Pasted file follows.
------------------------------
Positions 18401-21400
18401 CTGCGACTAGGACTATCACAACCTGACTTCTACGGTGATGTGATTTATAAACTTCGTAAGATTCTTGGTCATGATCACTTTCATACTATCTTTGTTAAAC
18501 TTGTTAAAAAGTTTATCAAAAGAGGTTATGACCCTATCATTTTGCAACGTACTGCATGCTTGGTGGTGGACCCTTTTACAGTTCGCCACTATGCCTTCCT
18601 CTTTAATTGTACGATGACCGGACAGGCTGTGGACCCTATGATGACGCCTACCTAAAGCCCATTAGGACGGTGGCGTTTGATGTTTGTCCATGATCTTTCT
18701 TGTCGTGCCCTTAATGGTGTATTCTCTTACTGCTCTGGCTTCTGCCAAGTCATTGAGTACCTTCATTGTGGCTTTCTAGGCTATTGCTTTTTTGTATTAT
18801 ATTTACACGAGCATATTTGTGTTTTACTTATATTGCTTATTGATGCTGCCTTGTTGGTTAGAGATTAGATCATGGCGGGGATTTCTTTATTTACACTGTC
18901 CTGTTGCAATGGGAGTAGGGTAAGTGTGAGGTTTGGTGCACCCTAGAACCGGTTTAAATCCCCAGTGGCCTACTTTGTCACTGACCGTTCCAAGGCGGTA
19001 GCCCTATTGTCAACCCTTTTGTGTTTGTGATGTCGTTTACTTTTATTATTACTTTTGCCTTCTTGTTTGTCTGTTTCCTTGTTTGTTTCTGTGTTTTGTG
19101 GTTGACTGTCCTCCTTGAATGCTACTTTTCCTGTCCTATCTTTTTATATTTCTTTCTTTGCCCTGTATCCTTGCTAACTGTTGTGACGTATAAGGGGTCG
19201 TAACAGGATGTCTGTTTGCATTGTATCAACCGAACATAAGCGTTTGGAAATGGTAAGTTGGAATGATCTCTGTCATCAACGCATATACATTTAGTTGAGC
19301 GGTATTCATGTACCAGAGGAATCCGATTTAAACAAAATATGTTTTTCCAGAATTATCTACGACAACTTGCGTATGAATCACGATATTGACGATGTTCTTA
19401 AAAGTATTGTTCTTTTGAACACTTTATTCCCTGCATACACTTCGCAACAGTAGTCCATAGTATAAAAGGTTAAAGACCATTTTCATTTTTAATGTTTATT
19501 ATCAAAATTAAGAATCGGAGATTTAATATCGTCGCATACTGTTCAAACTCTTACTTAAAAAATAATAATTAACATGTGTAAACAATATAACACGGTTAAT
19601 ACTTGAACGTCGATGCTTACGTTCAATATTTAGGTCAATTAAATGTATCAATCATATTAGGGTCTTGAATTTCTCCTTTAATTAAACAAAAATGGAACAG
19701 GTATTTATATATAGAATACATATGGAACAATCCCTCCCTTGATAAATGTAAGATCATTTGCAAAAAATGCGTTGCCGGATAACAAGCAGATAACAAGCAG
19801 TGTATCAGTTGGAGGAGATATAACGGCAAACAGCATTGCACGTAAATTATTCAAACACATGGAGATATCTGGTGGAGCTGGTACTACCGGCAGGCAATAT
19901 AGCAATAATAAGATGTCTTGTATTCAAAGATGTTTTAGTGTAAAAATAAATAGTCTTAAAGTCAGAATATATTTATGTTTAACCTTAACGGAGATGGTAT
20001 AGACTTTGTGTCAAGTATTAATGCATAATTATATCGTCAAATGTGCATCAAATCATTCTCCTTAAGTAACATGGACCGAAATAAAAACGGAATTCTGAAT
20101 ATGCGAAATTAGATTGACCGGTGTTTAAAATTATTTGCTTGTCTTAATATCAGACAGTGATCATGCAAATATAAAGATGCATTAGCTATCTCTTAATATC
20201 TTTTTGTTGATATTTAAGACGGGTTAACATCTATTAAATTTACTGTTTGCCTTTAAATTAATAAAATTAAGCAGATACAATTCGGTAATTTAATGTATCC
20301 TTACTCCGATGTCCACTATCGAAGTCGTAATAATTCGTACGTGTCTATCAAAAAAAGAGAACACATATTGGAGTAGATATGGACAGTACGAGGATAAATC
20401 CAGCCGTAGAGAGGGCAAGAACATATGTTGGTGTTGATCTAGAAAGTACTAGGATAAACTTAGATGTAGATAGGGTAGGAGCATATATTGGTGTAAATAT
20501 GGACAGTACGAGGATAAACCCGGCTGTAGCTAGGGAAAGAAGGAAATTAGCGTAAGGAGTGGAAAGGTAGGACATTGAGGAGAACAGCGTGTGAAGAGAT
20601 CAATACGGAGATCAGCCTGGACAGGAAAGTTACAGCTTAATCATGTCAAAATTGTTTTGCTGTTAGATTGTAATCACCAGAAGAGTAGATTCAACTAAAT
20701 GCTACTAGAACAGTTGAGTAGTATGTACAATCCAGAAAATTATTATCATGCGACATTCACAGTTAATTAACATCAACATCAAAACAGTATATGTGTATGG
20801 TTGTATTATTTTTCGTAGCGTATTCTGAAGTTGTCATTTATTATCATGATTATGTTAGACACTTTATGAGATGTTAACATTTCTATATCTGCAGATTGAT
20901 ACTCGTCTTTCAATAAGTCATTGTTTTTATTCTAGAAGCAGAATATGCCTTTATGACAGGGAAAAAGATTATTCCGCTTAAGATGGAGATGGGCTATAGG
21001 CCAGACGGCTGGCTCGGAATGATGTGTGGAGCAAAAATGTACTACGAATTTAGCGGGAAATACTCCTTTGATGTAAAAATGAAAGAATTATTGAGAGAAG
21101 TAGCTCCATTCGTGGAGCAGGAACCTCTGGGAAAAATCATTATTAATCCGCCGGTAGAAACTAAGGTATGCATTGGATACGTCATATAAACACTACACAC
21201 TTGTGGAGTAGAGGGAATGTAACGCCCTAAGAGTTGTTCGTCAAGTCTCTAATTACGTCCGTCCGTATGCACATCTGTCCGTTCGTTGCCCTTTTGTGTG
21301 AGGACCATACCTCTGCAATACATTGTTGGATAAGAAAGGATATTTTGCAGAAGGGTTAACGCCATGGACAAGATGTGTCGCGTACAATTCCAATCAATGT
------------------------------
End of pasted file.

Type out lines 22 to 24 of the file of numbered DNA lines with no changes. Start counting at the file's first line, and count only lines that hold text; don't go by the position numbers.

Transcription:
20401 CAGCCGTAGAGAGGGCAAGAACATATGTTGGTGTTGATCTAGAAAGTACTAGGATAAACTTAGATGTAGATAGGGTAGGAGCATATATTGGTGTAAATAT
20501 GGACAGTACGAGGATAAACCCGGCTGTAGCTAGGGAAAGAAGGAAATTAGCGTAAGGAGTGGAAAGGTAGGACATTGAGGAGAACAGCGTGTGAAGAGAT
20601 CAATACGGAGATCAGCCTGGACAGGAAAGTTACAGCTTAATCATGTCAAAATTGTTTTGCTGTTAGATTGTAATCACCAGAAGAGTAGATTCAACTAAAT